Even if the auto tariffs aren't just a negotiating ploy, it could take time before they kick in: It took 10 months for the steel and aluminum tariffs — also justified on national security grounds — to go from proposal to reality.
In targeting steel, aluminum and perhaps autos, the administration has weaponized an obscure provision of trade policy: The Trade Expansion Act of 1962 empowers a president to impose unlimited tariffs on particular imports if the Commerce Department finds that those imports threaten national security.
The administration has defined national security broadly, suggesting that anything that hurts US economic competitiveness damages national security — "an argument you can apply to any industry you want," noted Philip Levy, senior fellow at the Chicago Council on Global Affairs and a former White House trade adviser.
Automakers, in the meantime, have warned that tariffs would raise their costs — and their customers'.
In comments filed with the government, GM warned that that "increased import tariffs could lead to a smaller GM, a reduced presence at home and abroad for this iconic American company, and risk less —not more — US jobs."
Even companies that build cars in America rely on imported parts that would be subject to the tariffs, thereby raising automakers' costs.
"There is no automaker that has 100 per cent exclusively US-sourced parts," said Brian Krinock, Toyota's senior vice president for North American factories. "It is a global business with global operations."
Toyota manufactures nine models in the United States, all of which use some imported parts. About 30 per cent of the Camry's parts are imported, Krinock said, and a 25 per cent tariff on those parts would raise the cost of a Camry by US$1,800.
The Toyota Sienna, made in Princeton, Indiana, would be nearly US$3,000 more expensive, he said, and the Tundra pickup truck, made in San Antonio, Texas, would cost US$2,800 more.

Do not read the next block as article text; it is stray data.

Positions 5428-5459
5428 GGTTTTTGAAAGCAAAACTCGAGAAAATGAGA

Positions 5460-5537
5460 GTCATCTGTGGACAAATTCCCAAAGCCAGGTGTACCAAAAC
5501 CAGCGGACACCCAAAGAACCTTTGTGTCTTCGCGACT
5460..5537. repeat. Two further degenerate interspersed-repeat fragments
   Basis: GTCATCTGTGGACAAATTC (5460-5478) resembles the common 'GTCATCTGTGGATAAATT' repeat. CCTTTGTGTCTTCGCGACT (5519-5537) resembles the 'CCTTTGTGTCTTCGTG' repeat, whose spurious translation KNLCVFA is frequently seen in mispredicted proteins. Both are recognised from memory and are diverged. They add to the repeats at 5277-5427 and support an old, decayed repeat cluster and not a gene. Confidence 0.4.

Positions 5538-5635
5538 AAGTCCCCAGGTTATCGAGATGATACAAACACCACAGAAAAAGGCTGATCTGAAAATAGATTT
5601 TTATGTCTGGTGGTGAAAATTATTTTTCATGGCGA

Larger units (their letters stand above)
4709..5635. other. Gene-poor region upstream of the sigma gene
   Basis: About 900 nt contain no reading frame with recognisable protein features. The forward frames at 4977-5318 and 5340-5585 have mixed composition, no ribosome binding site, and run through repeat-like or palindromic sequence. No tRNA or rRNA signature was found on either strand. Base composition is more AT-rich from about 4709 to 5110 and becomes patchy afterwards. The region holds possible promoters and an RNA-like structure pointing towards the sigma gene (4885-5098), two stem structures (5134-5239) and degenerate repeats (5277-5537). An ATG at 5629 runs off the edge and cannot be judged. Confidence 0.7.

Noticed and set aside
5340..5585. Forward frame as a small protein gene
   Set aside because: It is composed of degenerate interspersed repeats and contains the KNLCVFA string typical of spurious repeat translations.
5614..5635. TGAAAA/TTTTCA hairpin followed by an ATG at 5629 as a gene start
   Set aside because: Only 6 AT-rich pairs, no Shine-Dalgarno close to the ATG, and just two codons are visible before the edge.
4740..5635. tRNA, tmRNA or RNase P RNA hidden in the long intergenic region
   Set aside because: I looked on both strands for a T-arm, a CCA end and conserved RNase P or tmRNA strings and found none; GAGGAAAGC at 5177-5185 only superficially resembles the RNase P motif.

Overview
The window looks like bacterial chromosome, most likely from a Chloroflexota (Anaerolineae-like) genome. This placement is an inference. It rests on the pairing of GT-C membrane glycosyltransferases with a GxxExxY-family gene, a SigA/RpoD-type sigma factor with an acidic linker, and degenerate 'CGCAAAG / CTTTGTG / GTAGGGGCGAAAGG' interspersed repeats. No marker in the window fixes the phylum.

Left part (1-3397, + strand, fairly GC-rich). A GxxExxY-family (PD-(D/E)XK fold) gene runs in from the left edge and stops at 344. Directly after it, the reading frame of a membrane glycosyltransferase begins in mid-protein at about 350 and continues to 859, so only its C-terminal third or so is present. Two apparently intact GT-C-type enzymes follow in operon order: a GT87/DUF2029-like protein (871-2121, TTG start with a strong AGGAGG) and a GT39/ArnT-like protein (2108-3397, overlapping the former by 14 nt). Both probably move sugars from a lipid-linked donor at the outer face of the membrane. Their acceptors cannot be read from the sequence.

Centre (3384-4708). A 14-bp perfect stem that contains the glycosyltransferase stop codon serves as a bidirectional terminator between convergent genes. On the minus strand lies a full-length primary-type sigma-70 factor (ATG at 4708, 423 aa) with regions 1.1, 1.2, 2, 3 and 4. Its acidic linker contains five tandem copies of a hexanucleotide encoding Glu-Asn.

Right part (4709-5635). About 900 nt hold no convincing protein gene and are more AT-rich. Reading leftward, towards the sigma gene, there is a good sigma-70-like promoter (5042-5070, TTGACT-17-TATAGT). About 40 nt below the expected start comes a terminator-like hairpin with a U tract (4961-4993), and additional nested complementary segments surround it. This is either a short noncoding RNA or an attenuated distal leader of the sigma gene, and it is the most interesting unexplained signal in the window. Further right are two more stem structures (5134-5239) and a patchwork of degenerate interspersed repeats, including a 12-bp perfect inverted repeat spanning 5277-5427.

Car collectors, too, have written to Commerce to express their opposition to the tariffs.
"I have been a lifelong car enthusiast, and old cars pose no threat to national security. Neither do their parts," wrote Mark Gillett of Dallas, urging Commerce to exempt cars and parts "of a certain age."
Adam Posen, president of the Peterson Institute for International Economics, estimated that the tariffs would raise auto prices overall by 9 per cent to as high as 21 per cent for luxury models. They would cut the industry's output 1.5 per cent and cost 195,000 jobs, a Peterson analysis found.
Then there's the threat of retaliation from US trading partners. Toyota exports eight US-made models to 31 countries; those exports could be hit by retaliatory tariffs, Krinock said.
Nearly 98 per cent of the cars and trucks that would be hit by the tariffs are imported from US allies: The European Union, Canada, Japan, Mexico and South Korea. If all those countries retaliated by slapping their 25 per cent duties on US car exports, it would deepen the impact on the US economy and cost up to 1.2 million jobs in the United States, Posen estimated.
The Commerce Department originally set two days of hearings about the proposed auto tariffs, but then cut that to one day. Posen said that cutting back on the time for industry representatives to testify suggests the administration already expects to impose the tariffs.
"This is something where they predetermined the outcome," he said.